On 14 June 2007, further trial hearings were held against Agos, leading to the acquittal of two of the defendants, Aydin Engin and Serkis Serkopyan, and the continuation of the case against Arat Dink. Another case has been opened against the author of an article implicating the Turkish armed forces in the killing of Hrant Dink.
In the first case, Serkis Serkopyan, the Agos licence owner and Arat Dink (son of Hrant Dink), its managing editor, were tried in a case that had been opened in September 2006. Hrant Dink had also been a key defendant. The case related to an article entitled ‘I vote against 301’ that included comments Hrant Dink made to the Reuters news agency in an interview on 21 July 2006 in which he stated his belief that there had been an Armenian genocide. This led to charges of insult to Turkishness. The trial continued despite Dink’s murder on 19 January 2007 (click here for more information). On 14 June, Arat Dink told the court ‘I cannot deny myself, my history and my identity.’ Serkopyan added that he would still ‘vote against 301’. Serkopyan was acquitted, but Dink remains on trial, with another hearing set for 18 July 2007.
The second case, held the same day, was initiated in December 2005 against Hrant Dink, Arat Dink, Serkis Serkopyan and editor Aydin Engin under article 288 of the Penal Code that, ostensibly, protects courts from undue outside influence. They were charged for an article that questioned the conviction of Hrant Dink in October that year to a six months suspended prison term. Again, the trial continued despite the death of Hrant Dink. The next hearing is also set for 18 July.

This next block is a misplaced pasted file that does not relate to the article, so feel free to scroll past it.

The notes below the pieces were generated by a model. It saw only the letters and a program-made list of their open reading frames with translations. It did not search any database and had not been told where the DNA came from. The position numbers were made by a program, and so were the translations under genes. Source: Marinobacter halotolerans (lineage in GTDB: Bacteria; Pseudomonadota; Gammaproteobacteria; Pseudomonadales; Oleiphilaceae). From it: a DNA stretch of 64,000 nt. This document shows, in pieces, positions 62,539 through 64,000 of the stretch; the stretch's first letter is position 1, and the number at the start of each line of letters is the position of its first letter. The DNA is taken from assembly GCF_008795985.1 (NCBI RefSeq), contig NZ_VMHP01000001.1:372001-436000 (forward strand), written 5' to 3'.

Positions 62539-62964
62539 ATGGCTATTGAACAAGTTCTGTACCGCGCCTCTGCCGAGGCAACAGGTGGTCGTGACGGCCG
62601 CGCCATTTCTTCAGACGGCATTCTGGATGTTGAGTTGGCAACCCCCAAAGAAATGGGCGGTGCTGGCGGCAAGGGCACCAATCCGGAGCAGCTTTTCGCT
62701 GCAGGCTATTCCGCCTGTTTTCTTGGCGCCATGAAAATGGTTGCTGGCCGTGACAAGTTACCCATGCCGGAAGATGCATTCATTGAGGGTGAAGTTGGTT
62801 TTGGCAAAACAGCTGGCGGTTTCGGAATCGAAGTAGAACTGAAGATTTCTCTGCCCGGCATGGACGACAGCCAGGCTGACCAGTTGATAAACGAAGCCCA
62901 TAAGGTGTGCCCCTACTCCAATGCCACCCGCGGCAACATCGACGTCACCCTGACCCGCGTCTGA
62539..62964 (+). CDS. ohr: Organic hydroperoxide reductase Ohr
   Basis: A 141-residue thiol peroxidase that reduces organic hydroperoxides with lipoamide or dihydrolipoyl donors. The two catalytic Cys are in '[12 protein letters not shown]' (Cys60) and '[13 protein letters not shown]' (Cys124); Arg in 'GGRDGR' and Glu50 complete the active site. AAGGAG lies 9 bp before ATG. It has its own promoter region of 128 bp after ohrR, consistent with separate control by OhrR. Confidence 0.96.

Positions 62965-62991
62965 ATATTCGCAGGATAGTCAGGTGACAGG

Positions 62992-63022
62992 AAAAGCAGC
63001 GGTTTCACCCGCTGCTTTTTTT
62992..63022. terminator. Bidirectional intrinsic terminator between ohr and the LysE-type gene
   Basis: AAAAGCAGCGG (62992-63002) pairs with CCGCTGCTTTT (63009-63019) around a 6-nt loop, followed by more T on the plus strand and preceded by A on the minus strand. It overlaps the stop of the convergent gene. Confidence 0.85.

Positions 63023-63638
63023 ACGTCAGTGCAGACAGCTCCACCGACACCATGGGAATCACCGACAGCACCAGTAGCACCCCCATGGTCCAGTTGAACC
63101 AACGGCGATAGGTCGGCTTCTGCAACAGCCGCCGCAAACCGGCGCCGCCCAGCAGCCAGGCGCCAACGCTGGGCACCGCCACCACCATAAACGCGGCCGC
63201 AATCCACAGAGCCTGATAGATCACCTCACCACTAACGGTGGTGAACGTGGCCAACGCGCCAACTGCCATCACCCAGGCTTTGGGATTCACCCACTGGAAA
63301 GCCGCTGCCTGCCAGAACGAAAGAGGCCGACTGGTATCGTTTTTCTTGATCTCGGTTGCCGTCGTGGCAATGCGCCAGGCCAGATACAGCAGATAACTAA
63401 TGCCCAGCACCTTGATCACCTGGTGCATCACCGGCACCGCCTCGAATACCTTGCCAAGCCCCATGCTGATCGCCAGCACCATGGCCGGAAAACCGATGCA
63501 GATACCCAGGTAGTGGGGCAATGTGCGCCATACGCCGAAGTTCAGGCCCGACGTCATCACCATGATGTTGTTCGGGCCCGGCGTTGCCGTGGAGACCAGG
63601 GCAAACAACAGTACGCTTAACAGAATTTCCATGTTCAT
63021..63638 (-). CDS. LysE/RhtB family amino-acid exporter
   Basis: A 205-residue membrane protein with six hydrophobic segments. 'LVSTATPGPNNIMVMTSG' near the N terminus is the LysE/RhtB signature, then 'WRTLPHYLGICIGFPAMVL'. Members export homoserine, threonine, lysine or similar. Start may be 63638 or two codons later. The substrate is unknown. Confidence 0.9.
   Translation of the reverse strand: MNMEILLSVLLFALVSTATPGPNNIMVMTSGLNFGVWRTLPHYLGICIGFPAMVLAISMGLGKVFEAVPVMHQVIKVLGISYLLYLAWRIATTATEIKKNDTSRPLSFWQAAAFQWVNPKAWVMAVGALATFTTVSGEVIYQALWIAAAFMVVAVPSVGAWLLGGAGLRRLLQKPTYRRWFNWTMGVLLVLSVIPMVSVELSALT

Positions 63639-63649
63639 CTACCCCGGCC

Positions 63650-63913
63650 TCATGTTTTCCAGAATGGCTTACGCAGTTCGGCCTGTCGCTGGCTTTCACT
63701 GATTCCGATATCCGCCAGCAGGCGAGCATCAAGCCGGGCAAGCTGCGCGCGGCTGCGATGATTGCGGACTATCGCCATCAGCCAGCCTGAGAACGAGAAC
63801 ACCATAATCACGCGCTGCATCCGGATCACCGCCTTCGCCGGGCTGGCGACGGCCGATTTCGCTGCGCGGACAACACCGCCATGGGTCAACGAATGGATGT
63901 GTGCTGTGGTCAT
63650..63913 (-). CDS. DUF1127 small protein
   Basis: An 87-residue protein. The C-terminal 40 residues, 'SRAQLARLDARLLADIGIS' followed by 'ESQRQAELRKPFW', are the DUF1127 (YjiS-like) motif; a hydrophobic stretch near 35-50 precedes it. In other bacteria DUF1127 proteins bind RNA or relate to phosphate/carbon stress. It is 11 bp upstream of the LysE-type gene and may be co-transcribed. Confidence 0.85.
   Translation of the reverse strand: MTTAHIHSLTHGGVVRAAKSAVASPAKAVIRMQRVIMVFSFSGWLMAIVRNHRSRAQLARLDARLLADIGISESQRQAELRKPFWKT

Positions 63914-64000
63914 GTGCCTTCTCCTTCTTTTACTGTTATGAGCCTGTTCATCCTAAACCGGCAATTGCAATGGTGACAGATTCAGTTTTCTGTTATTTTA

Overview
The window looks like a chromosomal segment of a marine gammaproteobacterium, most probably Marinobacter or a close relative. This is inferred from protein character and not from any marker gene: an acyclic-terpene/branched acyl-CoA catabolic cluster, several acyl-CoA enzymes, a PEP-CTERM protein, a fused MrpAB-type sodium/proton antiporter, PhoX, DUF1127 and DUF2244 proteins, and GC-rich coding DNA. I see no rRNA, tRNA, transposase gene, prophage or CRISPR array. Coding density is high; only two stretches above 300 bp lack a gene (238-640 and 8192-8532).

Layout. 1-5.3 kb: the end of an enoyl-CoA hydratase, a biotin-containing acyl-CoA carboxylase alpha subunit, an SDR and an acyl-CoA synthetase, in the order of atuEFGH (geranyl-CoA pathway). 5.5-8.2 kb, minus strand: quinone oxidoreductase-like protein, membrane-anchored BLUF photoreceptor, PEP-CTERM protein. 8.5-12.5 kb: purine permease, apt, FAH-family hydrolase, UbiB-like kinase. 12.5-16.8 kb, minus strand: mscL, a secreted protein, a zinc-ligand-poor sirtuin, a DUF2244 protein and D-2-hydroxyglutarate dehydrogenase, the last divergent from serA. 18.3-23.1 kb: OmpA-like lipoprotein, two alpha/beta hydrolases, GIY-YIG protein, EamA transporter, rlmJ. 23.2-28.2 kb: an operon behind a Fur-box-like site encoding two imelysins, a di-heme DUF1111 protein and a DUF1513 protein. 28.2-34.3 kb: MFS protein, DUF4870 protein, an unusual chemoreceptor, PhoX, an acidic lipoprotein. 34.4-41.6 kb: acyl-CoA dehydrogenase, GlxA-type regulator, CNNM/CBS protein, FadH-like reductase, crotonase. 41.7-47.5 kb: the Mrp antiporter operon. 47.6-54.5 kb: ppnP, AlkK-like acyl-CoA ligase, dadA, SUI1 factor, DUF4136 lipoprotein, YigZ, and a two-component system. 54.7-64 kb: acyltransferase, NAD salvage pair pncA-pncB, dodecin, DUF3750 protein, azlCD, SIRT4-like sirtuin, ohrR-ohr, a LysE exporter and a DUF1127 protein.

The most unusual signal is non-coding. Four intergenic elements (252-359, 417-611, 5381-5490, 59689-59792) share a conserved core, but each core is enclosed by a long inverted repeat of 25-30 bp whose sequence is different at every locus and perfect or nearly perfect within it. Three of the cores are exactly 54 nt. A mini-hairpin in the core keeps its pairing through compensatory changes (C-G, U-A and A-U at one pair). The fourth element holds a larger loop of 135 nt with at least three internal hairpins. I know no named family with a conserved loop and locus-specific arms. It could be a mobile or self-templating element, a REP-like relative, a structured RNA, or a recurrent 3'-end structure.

The hearings, held in the Sisli court in Istanbul, were observed by a number of human rights observers, including Halil Ibrahim Özcam, the newly appointed head of Turkish PEN’s Writers in Prison Committee.
A fresh case related to comments on Hrant Dink’s murder was opened at the Beyoglu court in Istanbul on 31 May 2007 against the former president of the Istanbul Branch of the Human Rights Association, Eren Keskin, for her article titled ‘Special Forces At Work’ that implicated the Turkish army in the killing. She is accused under Article 301 of denigrating the armed forces. The next hearing is set for 27 September 2007.
Meanwhile, on 15 June, Hrant Dink’s widow, Rakel Dink, was presented with the International Publisher’s Association Freedom Prize – Special Award at the Cape Town Book Fair in South Africa. She told the meeting ‘It is with you, with people who are with us, with people whose hears are on fire alongside ours, that my family and I find the strength to take our pain upon our backs and to carry on.’
English PEN is dismayed that the trials against Agos staff continue despite the death of Hrant Dink and the ensuing public protests against the murder and the prosecutions. That those who comment on the murder also face trial is also a worrying indication of limited freedom of expression in Turkey. PEN continues to call for an end to trials against writers and journalists solely for their writings – trials that are not only in breach of international standards guaranteeing the right to freedom of expression, but that also ignore the Turkish public’s demands for an end to the use of laws such as Article 301 of the Penal Code that suppress free speech.
Please send appeals:
– Expressing concern that there are currently several other trials underway against writers, journalists and publishers accused under Article 301;
– Pointing out that these trials are in contravention of international standards protecting the right to freedom of expression as enshrined under Article 19 of the International Convention on Civil and Political Rights, and Article 10 of the European Covenant on Human Rights, to which Turkey is a signatory;
– Supporting calls for the repeal of Article 301 in recognition of the fact that it has been used to bring numerous people to the courts solely for having legitimately expressed their opinions.
Prime Minister Recep Tayyip Erdogan
Office of the Prime Minister
Fax: 90 312 417 0476
Foreign Minister and State Minister for Human Rights
Mr Abdullah Gül
Office of the Prime Minister
Fax: 90 312 287 8811
It may be more effective to send appeals via Turkish representatives in London:
Chargé d’Affaires Mr. Atilay Ersan
43 Belgrave Square
London SW1X 8PA
Fax: 020 7393 0066
Originally posted with the url: www.englishpen.org/writersinprison/bulletins/turkeynewsonagostrials/